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BC: TransLink Admits Its $173 Fare Evasion Fines Aren't Pursued

March 27, 2012
BC: TransLink Admits Its $173 Fare Evasion Fines Aren't Pursued

B.C. Premier W.A.C. Bennett used to say that his opposition couldn’t run a “peanut stand.” Well, TransLink may be even worse.

CKNW radio reporter Janet Brown came up with an absolute bombshell last night when she discovered that only 7,500 of 50,000+ fare evasion tickets were paid—and that TransLink has no authority to force people to pay their $173 fare evasion fines.

That sound you just heard was people rushing past SkyTrain ticket machines. No need for those any more.

Here’s Janet’s story:

The majority of tickets written by Translink Police aren't paid but what's more surprising, the tickets aren't even enforced.

From January last year to February this year there were approximately 64-thousand tickets issued mostly for 'failure to pay fare.' Of that number about 11-thousand were cancelled for one reason or another.

So, of roughly 53-thousand tickets issued, the number of fines 'paid' was only 75-hundred. The fine is 173-dollars.

 What's even more surprising is that there's no consequence if you decide not to pay the fine.

 CKNW reporter Janet Brown spoke with Tranklink's Drew Snider,  "So, if I'm issued a ticket because I can't produce my little ticket from getting on the Skytrain, I'm given a 173-dollar ticket from the police officer but if I chose not pay it there's no consequence. Is that right?"

Snider: "That is correct."

Jordan Bateman with the Canadian Taxpayers Federation says he's stunned, "It's an absolute bombshell. In fact, I'm rarely at a loss for words, but I'm completely by what Mr. Snider was saying. I mean, he's admitting that these tickets they are writing are not worth the paper they're written on. I think you're going to see fare evasion quadruple in the weeks to come because, why not."

In fact, Translink says the collection of fines rests with the Court system.  Translink does not get the fine money - that goes to the Provincial Government's general revenue.

NDP Transportation critic Harry Bains is calling on the Transportation Minister to make sure fines are collected, "I think the Minister needs to get on the phone and talk to the Translink CEO and say, 'look, you have a job to do. You're placed in that position to make sure the system is running. The system we have to enforce our laws are there and that enforcement is there."

This is why we so desperately need a BC Hydro-style audit of TransLink, and why the CTF supported Premier Christy Clark’s announcement of one last week. Something isn’t right here—before this organization is given a single nickel more of taxation power (let alone the $1 billion worth of tax tools the regional mayors have requested on TransLink’s behalf), we need to change the corporate culture and bring accountability into that organization.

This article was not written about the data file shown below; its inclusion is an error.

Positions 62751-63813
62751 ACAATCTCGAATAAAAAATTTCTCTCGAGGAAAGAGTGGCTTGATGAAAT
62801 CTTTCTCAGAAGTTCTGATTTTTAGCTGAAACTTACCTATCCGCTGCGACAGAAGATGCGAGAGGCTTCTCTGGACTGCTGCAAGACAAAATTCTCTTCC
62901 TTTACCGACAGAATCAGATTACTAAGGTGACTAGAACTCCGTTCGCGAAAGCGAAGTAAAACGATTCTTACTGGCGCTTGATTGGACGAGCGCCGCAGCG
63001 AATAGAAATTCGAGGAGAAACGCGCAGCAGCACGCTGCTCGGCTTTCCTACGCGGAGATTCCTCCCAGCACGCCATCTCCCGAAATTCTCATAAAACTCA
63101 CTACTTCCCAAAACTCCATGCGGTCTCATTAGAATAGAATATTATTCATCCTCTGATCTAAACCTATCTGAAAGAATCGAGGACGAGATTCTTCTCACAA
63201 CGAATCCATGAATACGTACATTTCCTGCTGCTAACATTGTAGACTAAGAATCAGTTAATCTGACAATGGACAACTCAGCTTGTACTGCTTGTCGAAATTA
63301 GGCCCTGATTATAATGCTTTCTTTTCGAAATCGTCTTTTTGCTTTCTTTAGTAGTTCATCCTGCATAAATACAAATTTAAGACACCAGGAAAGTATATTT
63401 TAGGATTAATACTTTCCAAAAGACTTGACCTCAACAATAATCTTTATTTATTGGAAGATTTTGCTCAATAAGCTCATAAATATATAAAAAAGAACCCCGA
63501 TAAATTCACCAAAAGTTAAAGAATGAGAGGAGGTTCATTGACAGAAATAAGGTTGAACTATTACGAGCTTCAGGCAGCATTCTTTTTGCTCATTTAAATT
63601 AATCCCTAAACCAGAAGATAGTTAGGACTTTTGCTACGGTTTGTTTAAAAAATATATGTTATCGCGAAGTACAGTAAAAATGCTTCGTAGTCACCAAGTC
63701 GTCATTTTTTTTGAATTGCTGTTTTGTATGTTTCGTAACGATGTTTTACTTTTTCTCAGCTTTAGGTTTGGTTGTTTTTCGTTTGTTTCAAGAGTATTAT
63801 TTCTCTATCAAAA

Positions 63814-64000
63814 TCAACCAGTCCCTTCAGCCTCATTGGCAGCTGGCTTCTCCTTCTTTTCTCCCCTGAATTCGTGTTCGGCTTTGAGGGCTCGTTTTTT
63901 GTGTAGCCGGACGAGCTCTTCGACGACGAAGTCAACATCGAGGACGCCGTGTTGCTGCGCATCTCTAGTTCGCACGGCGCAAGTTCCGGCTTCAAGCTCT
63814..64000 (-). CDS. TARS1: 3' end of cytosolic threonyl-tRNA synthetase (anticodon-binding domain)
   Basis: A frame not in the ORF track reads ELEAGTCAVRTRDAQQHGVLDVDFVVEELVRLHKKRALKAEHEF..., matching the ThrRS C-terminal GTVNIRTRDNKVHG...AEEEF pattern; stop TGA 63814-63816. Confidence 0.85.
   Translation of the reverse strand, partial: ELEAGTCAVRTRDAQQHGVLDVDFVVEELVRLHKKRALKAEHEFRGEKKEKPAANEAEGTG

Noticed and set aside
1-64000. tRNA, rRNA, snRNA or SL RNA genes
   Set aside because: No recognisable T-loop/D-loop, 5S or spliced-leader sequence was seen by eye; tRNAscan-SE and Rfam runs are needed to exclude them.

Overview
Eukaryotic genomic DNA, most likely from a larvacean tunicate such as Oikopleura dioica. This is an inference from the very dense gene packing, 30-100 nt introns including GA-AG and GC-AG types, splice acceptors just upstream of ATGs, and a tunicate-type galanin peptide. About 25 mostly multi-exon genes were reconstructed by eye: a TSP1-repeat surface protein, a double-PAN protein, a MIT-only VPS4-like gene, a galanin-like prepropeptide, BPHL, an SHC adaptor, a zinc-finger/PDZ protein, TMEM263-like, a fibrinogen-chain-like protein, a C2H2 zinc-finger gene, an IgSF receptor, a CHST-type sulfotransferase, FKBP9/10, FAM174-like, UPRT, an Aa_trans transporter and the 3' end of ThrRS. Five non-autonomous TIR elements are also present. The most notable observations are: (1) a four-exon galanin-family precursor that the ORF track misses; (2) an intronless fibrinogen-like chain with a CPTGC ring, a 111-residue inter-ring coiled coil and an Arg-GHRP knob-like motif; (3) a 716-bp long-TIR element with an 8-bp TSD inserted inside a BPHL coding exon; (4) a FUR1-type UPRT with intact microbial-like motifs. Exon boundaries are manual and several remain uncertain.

TransLink is a waste machine, with issues like nepotismsecurity breachesU-pass theftsafety concernscommunication mistakesfare evasionpay pollingsuperfluous studies and redundant transit police. And that’s just what we can prove right now.

By
on March 27, 2012
Good. The number of times those assholes harassed me for not paying even though I always paid... Just go by the honour system.

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By
on March 27, 2012
Very interesting - just yesterday I was issued a ticket for 173 dollars because I was riding the sky train using my girlfriends Upass. The officer took the pass away and ticketed me - he used the information on my drivers license to write the ticket. Would it still be safe not to pay the ticket? I don't want to waste 173 dollars...

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By
on March 27, 2012
Non sequitur The conclusion of your article does not follow from the rest of the article. The $173 is a provincial fine - as you state. The lack of collection of that fine is due to the Province of BC not running the provincial court system properly. In fact it has not been for many years, but the last eight years have seen a steady policy of reduction of court services due to BC Liberal policy to cut "costs". Translink can do nothing about that, and anyway even if the fines were collected would not see any revenue, but might see some improvement in fare compliance. Most people pay the fare. The few who don't mostly enjoy gaming the system. Ordinary people caught without the proper fare are embarrassed and will pay up willingly. What is needed is not an audit but a Penalty Fare system. That is what most European public transport has been doing for years. But BC thinks that it is special and refuses to learn from the experience of others. And what do you think this audit will find that the last three didn't? The audit is a waste of money.

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By
on March 28, 2012

People said the BC Hydro audit was also a waste, and then it turned that corporation on its ear. The TransLink one will too.

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By
on July 20, 2012
Great! I moved here from Ontario about a year and a half ago, and was promised a job upon my arrival. Sadly that didn't quite work out. So I spent 8 months actively looking for work, and naturally could not afford to pay my way to interviews and resume handouts and all that jazz. Throughout that time, luckily I only received 2 fare evasion tickets. I've been trying to budget to pay for it, but no one has pursued me to pay it or even asked me for my proof of purchase since!(aside from bus drivers) so I figure: what's the point?

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